Graphics, University News

Internship search difficult for international students

Visa complications, fewer opportunities abroad on BrownConnect limit summer opportunities

By
Staff Writer
Friday, February 5, 2016

With the spring semester well underway, many students have embarked on the summer internship hunt — an endeavor that some international students might find “tricky,” said Sujay Natson ’16.

A large factor that hinders international students is that they often “can’t get paid in the U.S.,” Natson said. Due to visa regulations, limited funded opportunities in the United States exist for students from outside the country. Natson, who is from Singapore, has found unpaid volunteer experiences in the United States before but has yet to find a paid job, he said.

Bia Bugane ’18, who is from Brazil and Italy, cited the Curricular Practical Training — a work license for international students — as a factor that also complicates the process. For internships under a CPT license, the student has to be at least a sophomore, Bugane said, adding that the internship has to be related to one’s concentration.

International first-year students often have an especially hard time landing internships, said Chantal Marauta ’19, who is from Italy and the Philippines. “Freshmen have it more difficult than juniors and seniors” because of their inexperience, but “international freshmen students have it even worse” because there are even fewer opportunities for them, she said.

In addition, fewer opportunities usually exist abroad than in the United States, which may force international students to spend more time away from family, said Minoshka Narayan ’18, who hails from India.

For some international students, BrownConnect — Brown’s alumni networking and internship posting site — has not eased the process. “I’ve never found BrownConnect helpful,” Marauta said. Interested in law and EU foreign service, Marauta said she hasn’t been able to find relevant internships, such as ones with the United Nations or the European Union, through the site.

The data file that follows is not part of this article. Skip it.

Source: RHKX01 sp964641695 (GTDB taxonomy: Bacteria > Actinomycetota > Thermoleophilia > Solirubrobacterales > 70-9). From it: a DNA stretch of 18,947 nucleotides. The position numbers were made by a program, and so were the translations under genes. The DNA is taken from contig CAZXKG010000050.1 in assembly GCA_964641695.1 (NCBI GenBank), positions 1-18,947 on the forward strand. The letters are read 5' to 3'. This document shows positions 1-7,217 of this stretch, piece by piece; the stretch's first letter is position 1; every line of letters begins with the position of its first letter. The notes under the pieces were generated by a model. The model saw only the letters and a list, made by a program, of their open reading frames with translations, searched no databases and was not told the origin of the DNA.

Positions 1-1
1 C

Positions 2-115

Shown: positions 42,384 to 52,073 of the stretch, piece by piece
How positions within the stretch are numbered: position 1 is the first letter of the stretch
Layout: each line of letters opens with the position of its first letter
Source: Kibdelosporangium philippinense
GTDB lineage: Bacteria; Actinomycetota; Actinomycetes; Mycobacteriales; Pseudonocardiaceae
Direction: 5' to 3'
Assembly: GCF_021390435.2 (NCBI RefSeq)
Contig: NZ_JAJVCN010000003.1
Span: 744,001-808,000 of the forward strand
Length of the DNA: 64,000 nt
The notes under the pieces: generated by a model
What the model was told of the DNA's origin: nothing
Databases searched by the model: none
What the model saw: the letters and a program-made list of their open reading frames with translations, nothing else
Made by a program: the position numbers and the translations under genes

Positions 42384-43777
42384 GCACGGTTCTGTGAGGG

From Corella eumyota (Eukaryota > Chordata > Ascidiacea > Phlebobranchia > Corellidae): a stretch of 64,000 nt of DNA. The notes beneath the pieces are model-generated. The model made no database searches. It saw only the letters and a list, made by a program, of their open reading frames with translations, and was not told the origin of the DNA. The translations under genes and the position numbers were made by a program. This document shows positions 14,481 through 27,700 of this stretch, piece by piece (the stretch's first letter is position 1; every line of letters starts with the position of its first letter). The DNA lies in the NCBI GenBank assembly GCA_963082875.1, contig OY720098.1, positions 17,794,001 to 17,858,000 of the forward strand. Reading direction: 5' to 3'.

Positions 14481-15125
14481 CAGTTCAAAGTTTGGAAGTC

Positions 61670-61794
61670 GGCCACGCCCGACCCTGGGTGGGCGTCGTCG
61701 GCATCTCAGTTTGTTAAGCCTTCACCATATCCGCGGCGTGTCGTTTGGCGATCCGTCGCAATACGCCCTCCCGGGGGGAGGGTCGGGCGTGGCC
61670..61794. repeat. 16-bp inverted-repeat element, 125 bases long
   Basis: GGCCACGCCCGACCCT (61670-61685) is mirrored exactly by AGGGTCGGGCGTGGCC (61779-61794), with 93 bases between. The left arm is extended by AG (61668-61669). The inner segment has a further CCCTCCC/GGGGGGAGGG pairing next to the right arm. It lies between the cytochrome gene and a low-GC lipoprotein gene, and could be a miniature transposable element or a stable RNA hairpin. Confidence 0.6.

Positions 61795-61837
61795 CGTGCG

Narayan echoed similar sentiments, commenting that while she has looked up alums through BrownConnect, none of her outreach has “led to anything yet.”

Greg Seiler, international and signature internship programs manager of the CareerLAB, stated that mostly domestic companies come to recruit students through BrownConnect, whereas most international employers “may not think to do so” because Brown is “not on their radar.”

BrownConnect, in the second year since its 2014 inauguration, is “just at the beginning stages of developing more internship placement internationally,” said Matt Donato, director of the CareerLAB. At the end of last month, 60 of the 371 internships on BrownConnect were international, according to Donato and Seiler. Donato highlighted the Hong Kong BEO Signature Program — which will offer 10 to 12 funded internships in Hong Kong this summer — as a major accomplishment of the CareerLAB this year.

Seiler encouraged all students to start the internship hunt early. “An application deadline isn’t necessarily a due date. A company might close off an application if they get enough impressive submissions,” he said. He added that internship opportunities constantly change on BrownConnect and might be posted for short time frames.

Donato highlighted the value of reaching out to peers as well as faculty, which is “often overlooked as a source of connections,” he said. He also recommended that all students start by networking with alums, which, he added, could make a difference “between a student not knowing anything versus a student knowing a little more.”

Wenjie Zheng ’17 praised the “ease” and “transparency” of networking in America compared to networking in China, his home country. “When you reach out to people here,” all you have to do is “ask (them out) for coffee,” he said. But in China, networking requires months of cultivating relationships. “It’s a different culture,” he said.

In addition, Zheng stated he personally has not encountered problems finding internships in the United States as an international student. “Smaller companies might not want to sponsor your visa,” he said, but he has found that the bigger companies usually will. He added that he and many of his friends prefer internships in the United States because they would rather “stay somewhere that’s more developed.”

While BrownConnect is intended to be an “awesome starting point” by the CareerLAB, it is “by no means the final destination search tool for every single student,” Seiler said. All students have to be “proactive” and resourceful in their search for summer positions, he said.

“You have to keep an open mind” and be “flexible,” Natson said.

“If you really stand out (and) have the talent, you’ll get an internship. That applies for everything in life,” Zheng said.

Bugane stated that not landing an internship is not the end of the world. “There are many ways to pursue your academic growth besides an internship,” she said.